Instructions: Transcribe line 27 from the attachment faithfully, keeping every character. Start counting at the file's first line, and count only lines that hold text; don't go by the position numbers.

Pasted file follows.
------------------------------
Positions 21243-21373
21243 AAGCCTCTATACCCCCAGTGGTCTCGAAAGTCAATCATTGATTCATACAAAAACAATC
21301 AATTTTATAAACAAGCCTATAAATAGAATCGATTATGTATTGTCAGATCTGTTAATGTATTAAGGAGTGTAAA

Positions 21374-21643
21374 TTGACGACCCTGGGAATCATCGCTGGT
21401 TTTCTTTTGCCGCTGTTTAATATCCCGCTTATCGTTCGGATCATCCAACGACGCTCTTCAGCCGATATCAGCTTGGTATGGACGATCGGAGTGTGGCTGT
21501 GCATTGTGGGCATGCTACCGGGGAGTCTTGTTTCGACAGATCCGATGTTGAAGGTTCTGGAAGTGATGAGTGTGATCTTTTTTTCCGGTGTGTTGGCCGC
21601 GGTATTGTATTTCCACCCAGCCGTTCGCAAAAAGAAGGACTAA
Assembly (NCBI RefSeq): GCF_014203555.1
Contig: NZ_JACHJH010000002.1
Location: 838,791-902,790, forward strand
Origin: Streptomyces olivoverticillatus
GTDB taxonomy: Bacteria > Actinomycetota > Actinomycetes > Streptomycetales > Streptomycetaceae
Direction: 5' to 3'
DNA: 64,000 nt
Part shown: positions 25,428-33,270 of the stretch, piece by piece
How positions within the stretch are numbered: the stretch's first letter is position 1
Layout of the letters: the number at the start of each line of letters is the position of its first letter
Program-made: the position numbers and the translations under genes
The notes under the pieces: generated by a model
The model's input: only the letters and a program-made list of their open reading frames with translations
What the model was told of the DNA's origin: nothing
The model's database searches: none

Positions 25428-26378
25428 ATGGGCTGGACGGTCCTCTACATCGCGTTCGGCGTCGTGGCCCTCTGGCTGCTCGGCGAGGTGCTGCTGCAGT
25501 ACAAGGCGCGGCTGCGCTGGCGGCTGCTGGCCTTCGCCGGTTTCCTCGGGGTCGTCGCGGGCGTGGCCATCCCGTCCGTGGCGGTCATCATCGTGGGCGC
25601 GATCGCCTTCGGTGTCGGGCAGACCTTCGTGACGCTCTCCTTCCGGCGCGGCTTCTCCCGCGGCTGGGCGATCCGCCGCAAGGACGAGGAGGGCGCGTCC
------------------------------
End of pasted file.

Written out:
25601 GATCGCCTTCGGTGTCGGGCAGACCTTCGTGACGCTCTCCTTCCGGCGCGGCTTCTCCCGCGGCTGGGCGATCCGCCGCAAGGACGAGGAGGGCGCGTCC